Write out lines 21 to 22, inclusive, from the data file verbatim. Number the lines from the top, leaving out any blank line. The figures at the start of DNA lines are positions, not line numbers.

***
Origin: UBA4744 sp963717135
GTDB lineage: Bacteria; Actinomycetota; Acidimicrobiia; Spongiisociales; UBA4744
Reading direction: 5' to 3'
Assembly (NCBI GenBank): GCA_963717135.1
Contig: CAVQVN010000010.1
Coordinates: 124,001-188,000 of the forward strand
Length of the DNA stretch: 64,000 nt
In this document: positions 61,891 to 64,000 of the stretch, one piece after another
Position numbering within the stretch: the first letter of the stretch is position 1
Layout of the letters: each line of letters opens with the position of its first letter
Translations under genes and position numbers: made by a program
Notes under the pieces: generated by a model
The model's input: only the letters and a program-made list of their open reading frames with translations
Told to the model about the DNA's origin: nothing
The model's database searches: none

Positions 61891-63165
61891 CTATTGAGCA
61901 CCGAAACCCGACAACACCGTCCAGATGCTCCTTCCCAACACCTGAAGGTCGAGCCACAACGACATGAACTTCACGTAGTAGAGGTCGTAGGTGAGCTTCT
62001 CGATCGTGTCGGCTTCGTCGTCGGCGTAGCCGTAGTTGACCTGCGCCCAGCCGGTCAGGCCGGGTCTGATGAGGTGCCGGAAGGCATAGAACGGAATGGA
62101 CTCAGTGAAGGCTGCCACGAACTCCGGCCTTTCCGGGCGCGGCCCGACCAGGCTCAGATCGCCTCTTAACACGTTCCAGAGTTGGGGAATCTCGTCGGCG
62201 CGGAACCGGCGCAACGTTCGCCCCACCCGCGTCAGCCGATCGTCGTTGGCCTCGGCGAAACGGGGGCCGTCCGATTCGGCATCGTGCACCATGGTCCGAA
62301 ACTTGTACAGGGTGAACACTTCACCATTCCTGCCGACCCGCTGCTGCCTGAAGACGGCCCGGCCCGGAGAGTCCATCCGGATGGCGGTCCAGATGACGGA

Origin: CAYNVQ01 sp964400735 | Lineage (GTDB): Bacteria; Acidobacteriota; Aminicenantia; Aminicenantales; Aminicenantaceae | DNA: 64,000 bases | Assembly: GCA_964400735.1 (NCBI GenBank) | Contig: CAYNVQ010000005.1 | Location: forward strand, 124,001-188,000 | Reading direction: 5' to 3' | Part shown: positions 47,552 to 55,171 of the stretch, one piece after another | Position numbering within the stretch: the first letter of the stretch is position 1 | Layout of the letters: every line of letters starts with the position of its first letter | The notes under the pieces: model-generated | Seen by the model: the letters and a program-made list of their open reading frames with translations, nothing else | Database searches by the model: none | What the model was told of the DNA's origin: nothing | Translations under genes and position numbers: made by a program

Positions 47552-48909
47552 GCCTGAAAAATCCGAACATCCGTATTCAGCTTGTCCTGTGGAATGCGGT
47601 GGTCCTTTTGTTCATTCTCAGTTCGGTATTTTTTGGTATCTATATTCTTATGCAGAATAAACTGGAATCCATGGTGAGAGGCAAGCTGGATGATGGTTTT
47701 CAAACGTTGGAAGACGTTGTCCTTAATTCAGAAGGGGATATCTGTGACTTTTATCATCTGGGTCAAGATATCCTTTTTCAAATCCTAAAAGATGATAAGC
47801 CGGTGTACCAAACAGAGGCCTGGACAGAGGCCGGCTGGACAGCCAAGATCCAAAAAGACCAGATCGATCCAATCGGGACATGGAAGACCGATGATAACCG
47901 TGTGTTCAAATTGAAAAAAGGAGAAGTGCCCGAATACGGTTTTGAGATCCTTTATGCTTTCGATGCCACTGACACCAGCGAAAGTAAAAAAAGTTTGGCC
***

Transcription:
62201 CGGAACCGGCGCAACGTTCGCCCCACCCGCGTCAGCCGATCGTCGTTGGCCTCGGCGAAACGGGGGCCGTCCGATTCGGCATCGTGCACCATGGTCCGAA
62301 ACTTGTACAGGGTGAACACTTCACCATTCCTGCCGACCCGCTGCTGCCTGAAGACGGCCCGGCCCGGAGAGTCCATCCGGATGGCGGTCCAGATGACGGA